8. The company tries to stop the workers from having a voice.
Companies want to keep all the power and don’t want to have to deal with workers who have protections, rights, and a voice. The time before a union election can be unpleasant – but it doesn’t last forever. Workers can overcome the company’s tricks if they stick together and keep talking among themselves.
9. Election day!
The labor boards runs the election and makes sure that the rules are followed. Workers vote in secret. The ballots are counted in front of the workers and company as soon as the election is over.
This was what the whole campaign was about – for workers and union representatives to be able to sit down with the boss and negotiate for fair rules and better working conditions. Workers decide what to negotiate for. For the union to be strong, the company must see that workers support the negotiations. Workers vote to approve the contract before it becomes final. Sometimes, workers ask community members, like religious leaders, to be observers during contract negotiations.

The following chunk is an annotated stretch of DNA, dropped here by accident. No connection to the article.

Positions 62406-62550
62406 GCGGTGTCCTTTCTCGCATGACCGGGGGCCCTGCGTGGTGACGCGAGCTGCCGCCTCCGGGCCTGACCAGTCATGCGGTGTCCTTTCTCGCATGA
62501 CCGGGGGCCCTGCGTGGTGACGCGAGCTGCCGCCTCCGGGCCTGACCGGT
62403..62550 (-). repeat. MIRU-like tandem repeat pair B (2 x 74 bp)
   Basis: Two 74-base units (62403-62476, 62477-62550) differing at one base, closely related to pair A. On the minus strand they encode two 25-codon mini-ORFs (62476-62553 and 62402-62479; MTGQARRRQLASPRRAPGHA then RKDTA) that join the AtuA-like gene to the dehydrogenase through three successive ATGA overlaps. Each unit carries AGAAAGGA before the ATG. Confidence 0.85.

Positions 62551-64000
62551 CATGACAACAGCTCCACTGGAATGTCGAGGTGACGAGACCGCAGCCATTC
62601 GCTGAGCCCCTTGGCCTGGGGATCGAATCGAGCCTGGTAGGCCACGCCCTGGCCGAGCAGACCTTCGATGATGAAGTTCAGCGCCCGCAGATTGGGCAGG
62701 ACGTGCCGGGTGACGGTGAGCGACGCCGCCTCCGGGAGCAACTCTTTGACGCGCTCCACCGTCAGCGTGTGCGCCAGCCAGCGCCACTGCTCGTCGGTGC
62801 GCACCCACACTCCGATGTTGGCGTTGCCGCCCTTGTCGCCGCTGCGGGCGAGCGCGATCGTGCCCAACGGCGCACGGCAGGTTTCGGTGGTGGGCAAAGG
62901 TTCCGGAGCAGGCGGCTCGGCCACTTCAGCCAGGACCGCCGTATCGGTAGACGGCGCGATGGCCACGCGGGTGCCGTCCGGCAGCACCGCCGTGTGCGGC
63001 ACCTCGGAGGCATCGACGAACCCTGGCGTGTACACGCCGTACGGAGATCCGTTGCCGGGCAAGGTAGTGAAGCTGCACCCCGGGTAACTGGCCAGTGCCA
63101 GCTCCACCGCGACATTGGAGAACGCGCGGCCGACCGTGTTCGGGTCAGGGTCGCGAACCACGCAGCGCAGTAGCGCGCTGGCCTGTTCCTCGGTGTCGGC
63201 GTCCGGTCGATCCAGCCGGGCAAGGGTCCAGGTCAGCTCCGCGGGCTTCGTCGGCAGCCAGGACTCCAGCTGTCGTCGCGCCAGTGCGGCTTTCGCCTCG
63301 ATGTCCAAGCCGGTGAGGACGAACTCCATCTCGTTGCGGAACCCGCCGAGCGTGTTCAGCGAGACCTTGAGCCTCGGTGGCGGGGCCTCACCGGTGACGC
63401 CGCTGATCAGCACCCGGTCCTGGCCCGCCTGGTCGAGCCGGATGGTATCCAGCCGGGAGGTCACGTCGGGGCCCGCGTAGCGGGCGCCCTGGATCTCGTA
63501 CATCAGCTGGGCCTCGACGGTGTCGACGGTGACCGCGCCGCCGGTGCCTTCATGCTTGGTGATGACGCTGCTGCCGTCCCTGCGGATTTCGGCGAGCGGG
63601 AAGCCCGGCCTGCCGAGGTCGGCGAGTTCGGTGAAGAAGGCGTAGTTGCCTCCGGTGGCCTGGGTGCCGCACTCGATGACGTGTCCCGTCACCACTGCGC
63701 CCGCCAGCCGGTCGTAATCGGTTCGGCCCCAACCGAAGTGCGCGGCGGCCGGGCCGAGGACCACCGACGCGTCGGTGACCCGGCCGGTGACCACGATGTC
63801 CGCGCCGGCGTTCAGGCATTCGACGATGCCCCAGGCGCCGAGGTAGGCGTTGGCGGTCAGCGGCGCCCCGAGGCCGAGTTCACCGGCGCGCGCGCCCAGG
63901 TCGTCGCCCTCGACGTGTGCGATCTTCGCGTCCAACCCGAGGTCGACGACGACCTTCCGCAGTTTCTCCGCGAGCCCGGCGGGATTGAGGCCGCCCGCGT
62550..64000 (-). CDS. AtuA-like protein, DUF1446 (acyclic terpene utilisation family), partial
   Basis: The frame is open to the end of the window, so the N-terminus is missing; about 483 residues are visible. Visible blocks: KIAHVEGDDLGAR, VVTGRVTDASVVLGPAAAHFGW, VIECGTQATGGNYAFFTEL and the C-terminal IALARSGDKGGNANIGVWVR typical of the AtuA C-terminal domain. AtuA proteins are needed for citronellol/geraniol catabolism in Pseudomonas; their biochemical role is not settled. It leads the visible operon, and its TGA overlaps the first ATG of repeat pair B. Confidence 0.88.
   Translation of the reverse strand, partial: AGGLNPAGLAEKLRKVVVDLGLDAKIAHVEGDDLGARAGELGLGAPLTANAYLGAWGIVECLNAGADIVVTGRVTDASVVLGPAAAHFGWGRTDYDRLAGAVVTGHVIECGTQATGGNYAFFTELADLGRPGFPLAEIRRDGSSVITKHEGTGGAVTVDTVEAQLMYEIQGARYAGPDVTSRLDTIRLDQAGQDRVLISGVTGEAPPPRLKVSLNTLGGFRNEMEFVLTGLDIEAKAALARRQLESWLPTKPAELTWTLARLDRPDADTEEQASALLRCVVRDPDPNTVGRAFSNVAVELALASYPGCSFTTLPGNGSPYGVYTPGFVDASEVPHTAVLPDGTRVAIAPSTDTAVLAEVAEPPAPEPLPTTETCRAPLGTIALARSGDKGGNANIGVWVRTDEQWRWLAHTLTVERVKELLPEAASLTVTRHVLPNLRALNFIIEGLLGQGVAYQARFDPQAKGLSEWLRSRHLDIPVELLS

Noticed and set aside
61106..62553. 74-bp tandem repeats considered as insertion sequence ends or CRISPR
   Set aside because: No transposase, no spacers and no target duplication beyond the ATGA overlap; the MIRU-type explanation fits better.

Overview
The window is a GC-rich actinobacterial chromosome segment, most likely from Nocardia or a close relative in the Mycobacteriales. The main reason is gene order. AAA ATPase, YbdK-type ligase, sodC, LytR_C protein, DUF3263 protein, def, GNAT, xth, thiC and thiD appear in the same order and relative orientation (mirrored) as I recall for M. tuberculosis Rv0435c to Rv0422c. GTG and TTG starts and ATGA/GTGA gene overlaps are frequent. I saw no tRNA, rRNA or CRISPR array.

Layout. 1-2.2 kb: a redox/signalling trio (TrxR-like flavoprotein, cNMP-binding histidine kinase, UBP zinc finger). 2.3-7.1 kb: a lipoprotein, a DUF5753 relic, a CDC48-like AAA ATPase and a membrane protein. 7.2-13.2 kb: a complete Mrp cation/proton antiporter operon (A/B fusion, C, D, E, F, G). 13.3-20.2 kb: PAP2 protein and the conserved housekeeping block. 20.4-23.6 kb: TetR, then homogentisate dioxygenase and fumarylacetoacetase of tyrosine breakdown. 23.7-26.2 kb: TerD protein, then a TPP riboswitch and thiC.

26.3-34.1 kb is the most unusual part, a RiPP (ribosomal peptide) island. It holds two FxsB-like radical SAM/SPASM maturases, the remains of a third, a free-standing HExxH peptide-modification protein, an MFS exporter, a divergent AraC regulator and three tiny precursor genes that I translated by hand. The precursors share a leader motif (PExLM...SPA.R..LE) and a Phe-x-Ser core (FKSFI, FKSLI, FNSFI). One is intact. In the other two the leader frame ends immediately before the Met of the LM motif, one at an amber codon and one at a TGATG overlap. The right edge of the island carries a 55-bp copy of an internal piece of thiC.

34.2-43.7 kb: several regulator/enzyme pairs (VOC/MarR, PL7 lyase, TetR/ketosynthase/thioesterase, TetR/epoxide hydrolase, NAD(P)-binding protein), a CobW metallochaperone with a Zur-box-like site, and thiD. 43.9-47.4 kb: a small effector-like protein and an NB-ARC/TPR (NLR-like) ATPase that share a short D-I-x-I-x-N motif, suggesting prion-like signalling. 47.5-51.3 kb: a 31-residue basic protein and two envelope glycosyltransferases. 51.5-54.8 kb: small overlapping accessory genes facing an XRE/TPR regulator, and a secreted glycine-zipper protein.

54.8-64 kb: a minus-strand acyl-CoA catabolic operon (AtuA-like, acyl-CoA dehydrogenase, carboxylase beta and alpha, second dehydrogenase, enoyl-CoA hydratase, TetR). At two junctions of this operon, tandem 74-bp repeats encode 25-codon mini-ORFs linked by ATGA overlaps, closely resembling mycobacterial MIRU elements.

11. Protecting your rights on the job.
After there is a contract, workers have to make sure that the rules are followed. Active union members know that they have to be involved for their union to work.
Looking to organize on the job? What challenges have you faced? What successes can you share that may help others? Sound of on the Union Built PC on Facebook Page, or on our Twitter and LinkedIn feeds and do’t forget to subscribe to the Union Built PC monthly email newsletter for Union News delivered straight to your inbox.Category:
American Workers, Blog, collective bargaining, Labor Movement, Labor Unions